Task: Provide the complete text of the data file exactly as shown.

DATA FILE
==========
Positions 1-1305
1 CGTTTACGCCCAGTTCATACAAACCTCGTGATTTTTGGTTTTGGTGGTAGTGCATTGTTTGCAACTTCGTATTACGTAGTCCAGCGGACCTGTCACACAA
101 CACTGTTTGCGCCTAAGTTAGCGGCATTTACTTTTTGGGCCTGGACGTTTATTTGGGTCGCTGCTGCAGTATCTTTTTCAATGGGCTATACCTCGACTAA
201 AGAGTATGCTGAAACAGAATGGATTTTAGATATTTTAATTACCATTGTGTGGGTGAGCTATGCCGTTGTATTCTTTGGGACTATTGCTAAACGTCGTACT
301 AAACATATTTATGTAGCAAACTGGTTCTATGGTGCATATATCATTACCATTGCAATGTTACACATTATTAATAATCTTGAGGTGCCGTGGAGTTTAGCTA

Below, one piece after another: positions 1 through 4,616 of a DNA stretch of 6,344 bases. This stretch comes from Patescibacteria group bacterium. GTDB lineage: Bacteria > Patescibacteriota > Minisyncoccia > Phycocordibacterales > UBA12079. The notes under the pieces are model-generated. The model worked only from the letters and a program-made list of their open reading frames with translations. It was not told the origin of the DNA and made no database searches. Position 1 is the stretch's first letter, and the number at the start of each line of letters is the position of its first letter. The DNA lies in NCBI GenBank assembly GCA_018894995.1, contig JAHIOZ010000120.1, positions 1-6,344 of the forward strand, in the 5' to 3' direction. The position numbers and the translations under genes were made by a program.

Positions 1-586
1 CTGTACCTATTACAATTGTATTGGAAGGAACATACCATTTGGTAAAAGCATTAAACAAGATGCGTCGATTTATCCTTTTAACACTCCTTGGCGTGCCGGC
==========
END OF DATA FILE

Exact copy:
Positions 1-1305
1 CGTTTACGCCCAGTTCATACAAACCTCGTGATTTTTGGTTTTGGTGGTAGTGCATTGTTTGCAACTTCGTATTACGTAGTCCAGCGGACCTGTCACACAA
101 CACTGTTTGCGCCTAAGTTAGCGGCATTTACTTTTTGGGCCTGGACGTTTATTTGGGTCGCTGCTGCAGTATCTTTTTCAATGGGCTATACCTCGACTAA
201 AGAGTATGCTGAAACAGAATGGATTTTAGATATTTTAATTACCATTGTGTGGGTGAGCTATGCCGTTGTATTCTTTGGGACTATTGCTAAACGTCGTACT
301 AAACATATTTATGTAGCAAACTGGTTCTATGGTGCATATATCATTACCATTGCAATGTTACACATTATTAATAATCTTGAGGTGCCGTGGAGTTTAGCTA

Below, one piece after another: positions 1 through 4,616 of a DNA stretch of 6,344 bases. This stretch comes from Patescibacteria group bacterium. GTDB lineage: Bacteria > Patescibacteriota > Minisyncoccia > Phycocordibacterales > UBA12079. The notes under the pieces are model-generated. The model worked only from the letters and a program-made list of their open reading frames with translations. It was not told the origin of the DNA and made no database searches. Position 1 is the stretch's first letter, and the number at the start of each line of letters is the position of its first letter. The DNA lies in NCBI GenBank assembly GCA_018894995.1, contig JAHIOZ010000120.1, positions 1-6,344 of the forward strand, in the 5' to 3' direction. The position numbers and the translations under genes were made by a program.

Positions 1-586
1 CTGTACCTATTACAATTGTATTGGAAGGAACATACCATTTGGTAAAAGCATTAAACAAGATGCGTCGATTTATCCTTTTAACACTCCTTGGCGTGCCGGC